Dec 14, 2020

Shares in a company determine participation in the company's capital sans liable for its debt. Shareholders enjoy several significant rights and always become part of the most vital decisions of the company. Shareholders also experience monetary benefits according to demand and supply in the market. Transfer or transmission of shares can be done in various ways, including making someone nominee after shareholder's death u/s 72 of the Companies Act, 2013. This is the stage where optimum disputes arise. The Supreme Court, in its judgment, Aruna Oswal vs. Pankaj Oswal & Ors., dated 06.07.2020, dealt with a similar issue of transmission of shares by way of nomination.

Mr Abhey Oswal, the deceased, filed a nomination on 18.06.2015 in favour of Mrs Aruna Oswal (Appellant) for shares held in M/s Oswal Agro Mills Ltd, accordingly, after the demise, on 16.04.2016, the Appellant registered as a holder of shares. Such nomination would supersede any prior testamentary document made by them. Mr Pankaj Oswal (Respondent no. 1) initially filed a civil suit for partition of the estate of the deceased and claimed one-fourth of deceased shareholding in M/s Oswal Agro Mills Ltd and M/s Oswal Greentech Ltd. The High Court, on 08.02.2017, dismissed the interim injunction and ordered for status quo concerning shares and other estates of the deceased. Consequently, the Appellant remains the holder of shares. Further, the Respondent no.1 filed a Petition before NCLT for mismanagement and oppression in the affairs of M/s Oswal Agro Mills Ltd. and claiming the entitlement of 9.97% of the shareholding in M/s Oswal Agro Mills Ltd.NCLT dismissed and NCLAT upheld the decision of NCLT in respect of the application challenging maintainability of Petition.  

Relied on provisions of law and case law, SC held that the Respondent no.1 u/s 244 of the Act is not holding shares required to maintain an application u/s 241 and 242 of the Act. The Respondent no. 1 owns only 0.03% shares in M/s Oswal Agro Mills Ltd, whereas, 9.97% are in dispute in the civil suit. Also, the claim of one-fourth from M/s Oswal Greentech Ltd. and entitlement of estate of deceased are the subject matter of the civil suit. The SC made its reliance on the case of Sangramsinh P. Gaekwad and Ors. v. Shantadevi P. Gaekwad through LRs. and Ors., (2005) 11 SCC 314, where it was held that the dispute of inheritance of shares is apparently a civil dispute and should not come u/s 397 and 398 of Companies Act, 1956 pari materia with section 241 and 242 of the Act. Consequently, the SC directed the Respondent no.1 to establish his right of inheritance in the civil suit. In the cases of M/s. Dale & Carrington Invt.(P)Ltd. &Anr. v. P.K. Prathapan and Ors., AIR 2005 SC 1624 and J.P.Srivastava& Sons Pvt. Ltd. and Ors. v. M/s. Gwalior Sugar Co. Ltd. and Ors., AIR 2005 SC 83, the SC observed the requirement of several shares for maintaining the Petition u/s 397 and 398 of the Companies Act,1956. The SC denied the interference of Respondent no.1 into the company's affairs, as he was not the registered, owner. The SC denied the reliance of Respondent no. 1 on World Wide Agencies Pvt. Ltd. &Anr. v. Margaret T. Desor&Ors., and held that the effect of a nomination did not arise in the above mentioned case and therefore only the issue of determination of the extent of shareholding has remained. After perusal of section 72 of the Act, SC observed; every security holder has a right to nominate any person to whom securities shall vest in case of death. Further, under subsection 3 of the same, it observed that all rights should vest with the nominee unless the nomination is varied or cancelled. In this case, the nomination is absolute and provisions supersede any other law.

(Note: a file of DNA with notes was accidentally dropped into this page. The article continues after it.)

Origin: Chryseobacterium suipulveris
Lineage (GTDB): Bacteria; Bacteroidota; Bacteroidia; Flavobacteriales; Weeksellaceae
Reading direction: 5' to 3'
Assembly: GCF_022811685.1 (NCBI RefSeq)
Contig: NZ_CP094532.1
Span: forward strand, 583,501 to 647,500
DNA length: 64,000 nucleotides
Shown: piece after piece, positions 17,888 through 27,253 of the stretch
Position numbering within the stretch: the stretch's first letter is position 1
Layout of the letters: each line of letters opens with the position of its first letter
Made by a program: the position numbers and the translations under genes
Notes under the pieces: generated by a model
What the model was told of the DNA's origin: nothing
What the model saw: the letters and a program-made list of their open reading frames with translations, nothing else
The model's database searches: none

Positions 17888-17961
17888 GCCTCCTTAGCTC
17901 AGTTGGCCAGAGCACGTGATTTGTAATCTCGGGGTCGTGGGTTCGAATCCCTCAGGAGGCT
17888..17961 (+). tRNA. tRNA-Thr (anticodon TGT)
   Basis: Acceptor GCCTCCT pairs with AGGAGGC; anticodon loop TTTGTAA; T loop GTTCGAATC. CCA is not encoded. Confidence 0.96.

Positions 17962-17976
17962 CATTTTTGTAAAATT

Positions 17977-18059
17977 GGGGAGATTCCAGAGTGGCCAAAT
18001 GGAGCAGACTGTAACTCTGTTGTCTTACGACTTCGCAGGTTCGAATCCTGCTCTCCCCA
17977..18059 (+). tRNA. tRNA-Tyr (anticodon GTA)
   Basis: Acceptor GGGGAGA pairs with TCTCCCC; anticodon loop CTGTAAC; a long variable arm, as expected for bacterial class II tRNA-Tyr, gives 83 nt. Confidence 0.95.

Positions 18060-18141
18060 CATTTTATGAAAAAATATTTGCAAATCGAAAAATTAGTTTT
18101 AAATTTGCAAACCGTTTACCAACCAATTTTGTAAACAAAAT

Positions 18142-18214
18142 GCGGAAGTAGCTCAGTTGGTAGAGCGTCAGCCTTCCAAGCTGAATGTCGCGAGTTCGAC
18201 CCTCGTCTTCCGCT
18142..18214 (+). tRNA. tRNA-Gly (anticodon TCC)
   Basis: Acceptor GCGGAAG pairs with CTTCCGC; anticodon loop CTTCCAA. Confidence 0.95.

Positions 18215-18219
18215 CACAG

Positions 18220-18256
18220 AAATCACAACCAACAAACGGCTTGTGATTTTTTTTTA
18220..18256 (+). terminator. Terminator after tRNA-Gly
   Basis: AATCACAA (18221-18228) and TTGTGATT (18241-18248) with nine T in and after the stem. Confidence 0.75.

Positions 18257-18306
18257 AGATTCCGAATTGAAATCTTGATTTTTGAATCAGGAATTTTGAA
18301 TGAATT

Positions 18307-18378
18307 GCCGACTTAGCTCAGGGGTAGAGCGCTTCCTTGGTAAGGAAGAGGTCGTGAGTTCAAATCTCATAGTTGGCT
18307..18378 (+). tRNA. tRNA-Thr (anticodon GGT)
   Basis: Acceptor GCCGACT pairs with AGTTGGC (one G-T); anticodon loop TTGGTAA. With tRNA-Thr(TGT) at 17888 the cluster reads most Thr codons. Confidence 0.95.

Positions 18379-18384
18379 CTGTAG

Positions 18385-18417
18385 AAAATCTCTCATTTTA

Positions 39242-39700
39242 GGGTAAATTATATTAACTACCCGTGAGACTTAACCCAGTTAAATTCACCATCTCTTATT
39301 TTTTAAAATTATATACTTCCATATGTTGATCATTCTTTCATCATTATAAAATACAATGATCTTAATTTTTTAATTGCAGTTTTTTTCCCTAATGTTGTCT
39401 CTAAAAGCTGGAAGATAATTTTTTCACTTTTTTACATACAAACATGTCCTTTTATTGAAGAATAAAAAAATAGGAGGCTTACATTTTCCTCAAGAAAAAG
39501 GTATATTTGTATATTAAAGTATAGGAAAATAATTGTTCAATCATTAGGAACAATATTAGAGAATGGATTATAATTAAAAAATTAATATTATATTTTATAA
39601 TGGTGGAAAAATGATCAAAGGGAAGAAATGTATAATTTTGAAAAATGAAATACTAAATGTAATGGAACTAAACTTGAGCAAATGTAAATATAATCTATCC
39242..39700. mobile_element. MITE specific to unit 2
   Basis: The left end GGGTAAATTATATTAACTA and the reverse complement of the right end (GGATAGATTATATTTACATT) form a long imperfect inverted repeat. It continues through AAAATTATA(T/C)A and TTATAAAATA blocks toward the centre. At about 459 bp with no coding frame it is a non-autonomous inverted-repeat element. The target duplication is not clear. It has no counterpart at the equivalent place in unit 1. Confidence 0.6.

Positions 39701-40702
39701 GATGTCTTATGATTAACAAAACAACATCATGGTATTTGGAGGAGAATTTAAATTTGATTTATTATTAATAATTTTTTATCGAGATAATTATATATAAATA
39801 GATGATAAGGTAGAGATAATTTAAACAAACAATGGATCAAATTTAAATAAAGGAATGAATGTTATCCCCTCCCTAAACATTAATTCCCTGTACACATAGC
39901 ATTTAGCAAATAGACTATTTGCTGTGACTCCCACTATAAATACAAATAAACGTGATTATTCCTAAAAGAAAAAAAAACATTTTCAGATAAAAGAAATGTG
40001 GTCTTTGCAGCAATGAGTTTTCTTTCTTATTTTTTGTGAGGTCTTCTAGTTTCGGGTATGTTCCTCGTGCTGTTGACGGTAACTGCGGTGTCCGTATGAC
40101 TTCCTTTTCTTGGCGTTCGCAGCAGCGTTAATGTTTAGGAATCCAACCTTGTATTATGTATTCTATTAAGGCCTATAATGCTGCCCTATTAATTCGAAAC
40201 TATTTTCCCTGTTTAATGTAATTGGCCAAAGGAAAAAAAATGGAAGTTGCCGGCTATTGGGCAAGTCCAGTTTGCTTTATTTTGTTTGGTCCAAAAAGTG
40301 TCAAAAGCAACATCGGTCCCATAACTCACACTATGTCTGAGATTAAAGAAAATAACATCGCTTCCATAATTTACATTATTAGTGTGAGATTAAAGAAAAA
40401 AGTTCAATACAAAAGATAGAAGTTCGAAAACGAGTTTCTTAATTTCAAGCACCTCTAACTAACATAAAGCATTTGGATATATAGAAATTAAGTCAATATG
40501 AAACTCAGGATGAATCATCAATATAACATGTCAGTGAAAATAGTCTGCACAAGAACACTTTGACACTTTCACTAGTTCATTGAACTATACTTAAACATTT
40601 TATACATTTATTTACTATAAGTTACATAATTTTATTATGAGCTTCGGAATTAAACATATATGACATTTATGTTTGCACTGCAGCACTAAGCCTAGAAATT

At last, the SC allowed the appeal with appropriate reasoning. It prevailed the nomination u/s 72 of the Act and held Appellant as the holder of shares. The question of rights, interest and title comes under the adjudication of civil courts; to effect the nomination, parties must govern under the civil suit, as the Respondent no. 1 himself chose the remedy of a civil suit. The SC observed that there is no oppression prima facie. The Petition before NCLT shall not be entertained, as Respondent no. 1 is holding only 0.03% shares, which does not fulfill the provisions of Section 244 of the Act. The Court has given liberty to Respondent no. 1 to file a fresh Petition in the case under civil suit he increases the shareholding to 10%. The findings of the civil Court regarding title, interest and rights must be final, conclusive and binding on both parties.

The person in the family could not entitle for the inheritance of shares when the nominee is appointed and could not interfere in the affairs of the company unless being a registered owner. Claim in the deceased's estate or any claim for acquiring the immovable property and claim for the holding of shares are in the ambit of succession and land laws. Therefore, the appropriate remedy would be an only civil suit. As far as company's concern, when the nomination is made, it was bound to transmit such shares in the name of the nominee after the event of death, therefore no question of mismanagement and oppression would arise.